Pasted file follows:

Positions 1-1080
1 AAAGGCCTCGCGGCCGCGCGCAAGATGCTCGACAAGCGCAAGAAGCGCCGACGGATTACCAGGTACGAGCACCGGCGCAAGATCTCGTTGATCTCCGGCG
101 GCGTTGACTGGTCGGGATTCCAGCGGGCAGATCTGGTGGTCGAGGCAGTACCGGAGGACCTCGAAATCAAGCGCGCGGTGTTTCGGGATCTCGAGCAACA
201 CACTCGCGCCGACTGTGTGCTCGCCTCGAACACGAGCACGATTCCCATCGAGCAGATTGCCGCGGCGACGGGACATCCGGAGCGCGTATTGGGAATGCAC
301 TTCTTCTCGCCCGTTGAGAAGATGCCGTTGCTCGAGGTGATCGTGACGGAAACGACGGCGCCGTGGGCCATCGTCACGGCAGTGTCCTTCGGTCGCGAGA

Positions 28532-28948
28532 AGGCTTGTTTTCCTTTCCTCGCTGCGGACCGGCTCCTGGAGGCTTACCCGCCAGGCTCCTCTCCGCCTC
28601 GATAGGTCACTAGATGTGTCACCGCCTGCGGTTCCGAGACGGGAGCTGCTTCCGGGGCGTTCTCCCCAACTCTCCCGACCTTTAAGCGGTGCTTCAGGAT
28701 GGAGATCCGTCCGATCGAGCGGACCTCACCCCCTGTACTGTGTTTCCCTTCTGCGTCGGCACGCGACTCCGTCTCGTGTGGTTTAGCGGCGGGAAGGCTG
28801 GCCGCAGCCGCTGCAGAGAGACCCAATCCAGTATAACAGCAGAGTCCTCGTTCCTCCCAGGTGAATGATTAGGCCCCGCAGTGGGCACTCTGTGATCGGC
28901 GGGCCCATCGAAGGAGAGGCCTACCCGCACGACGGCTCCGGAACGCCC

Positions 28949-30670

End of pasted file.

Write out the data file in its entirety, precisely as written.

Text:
Positions 1-1080
1 AAAGGCCTCGCGGCCGCGCGCAAGATGCTCGACAAGCGCAAGAAGCGCCGACGGATTACCAGGTACGAGCACCGGCGCAAGATCTCGTTGATCTCCGGCG
101 GCGTTGACTGGTCGGGATTCCAGCGGGCAGATCTGGTGGTCGAGGCAGTACCGGAGGACCTCGAAATCAAGCGCGCGGTGTTTCGGGATCTCGAGCAACA
201 CACTCGCGCCGACTGTGTGCTCGCCTCGAACACGAGCACGATTCCCATCGAGCAGATTGCCGCGGCGACGGGACATCCGGAGCGCGTATTGGGAATGCAC
301 TTCTTCTCGCCCGTTGAGAAGATGCCGTTGCTCGAGGTGATCGTGACGGAAACGACGGCGCCGTGGGCCATCGTCACGGCAGTGTCCTTCGGTCGCGAGA

Positions 28532-28948
28532 AGGCTTGTTTTCCTTTCCTCGCTGCGGACCGGCTCCTGGAGGCTTACCCGCCAGGCTCCTCTCCGCCTC
28601 GATAGGTCACTAGATGTGTCACCGCCTGCGGTTCCGAGACGGGAGCTGCTTCCGGGGCGTTCTCCCCAACTCTCCCGACCTTTAAGCGGTGCTTCAGGAT
28701 GGAGATCCGTCCGATCGAGCGGACCTCACCCCCTGTACTGTGTTTCCCTTCTGCGTCGGCACGCGACTCCGTCTCGTGTGGTTTAGCGGCGGGAAGGCTG
28801 GCCGCAGCCGCTGCAGAGAGACCCAATCCAGTATAACAGCAGAGTCCTCGTTCCTCCCAGGTGAATGATTAGGCCCCGCAGTGGGCACTCTGTGATCGGC
28901 GGGCCCATCGAAGGAGAGGCCTACCCGCACGACGGCTCCGGAACGCCC

Positions 28949-30670